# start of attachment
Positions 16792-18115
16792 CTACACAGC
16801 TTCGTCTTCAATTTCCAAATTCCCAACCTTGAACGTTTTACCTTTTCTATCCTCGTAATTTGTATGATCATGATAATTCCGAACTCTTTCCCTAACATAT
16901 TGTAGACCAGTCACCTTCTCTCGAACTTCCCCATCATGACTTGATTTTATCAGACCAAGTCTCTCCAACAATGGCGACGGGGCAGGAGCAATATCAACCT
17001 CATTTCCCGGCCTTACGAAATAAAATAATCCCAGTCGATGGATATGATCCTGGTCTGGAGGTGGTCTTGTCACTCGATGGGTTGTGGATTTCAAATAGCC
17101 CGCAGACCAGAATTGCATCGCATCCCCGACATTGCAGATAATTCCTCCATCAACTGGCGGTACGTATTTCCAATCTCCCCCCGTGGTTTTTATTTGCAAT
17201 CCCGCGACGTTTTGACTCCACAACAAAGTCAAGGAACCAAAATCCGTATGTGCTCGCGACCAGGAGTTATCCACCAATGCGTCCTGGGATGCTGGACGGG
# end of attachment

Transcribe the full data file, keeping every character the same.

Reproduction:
Positions 16792-18115
16792 CTACACAGC
16801 TTCGTCTTCAATTTCCAAATTCCCAACCTTGAACGTTTTACCTTTTCTATCCTCGTAATTTGTATGATCATGATAATTCCGAACTCTTTCCCTAACATAT
16901 TGTAGACCAGTCACCTTCTCTCGAACTTCCCCATCATGACTTGATTTTATCAGACCAAGTCTCTCCAACAATGGCGACGGGGCAGGAGCAATATCAACCT
17001 CATTTCCCGGCCTTACGAAATAAAATAATCCCAGTCGATGGATATGATCCTGGTCTGGAGGTGGTCTTGTCACTCGATGGGTTGTGGATTTCAAATAGCC
17101 CGCAGACCAGAATTGCATCGCATCCCCGACATTGCAGATAATTCCTCCATCAACTGGCGGTACGTATTTCCAATCTCCCCCCGTGGTTTTTATTTGCAAT
17201 CCCGCGACGTTTTGACTCCACAACAAAGTCAAGGAACCAAAATCCGTATGTGCTCGCGACCAGGAGTTATCCACCAATGCGTCCTGGGATGCTGGACGGG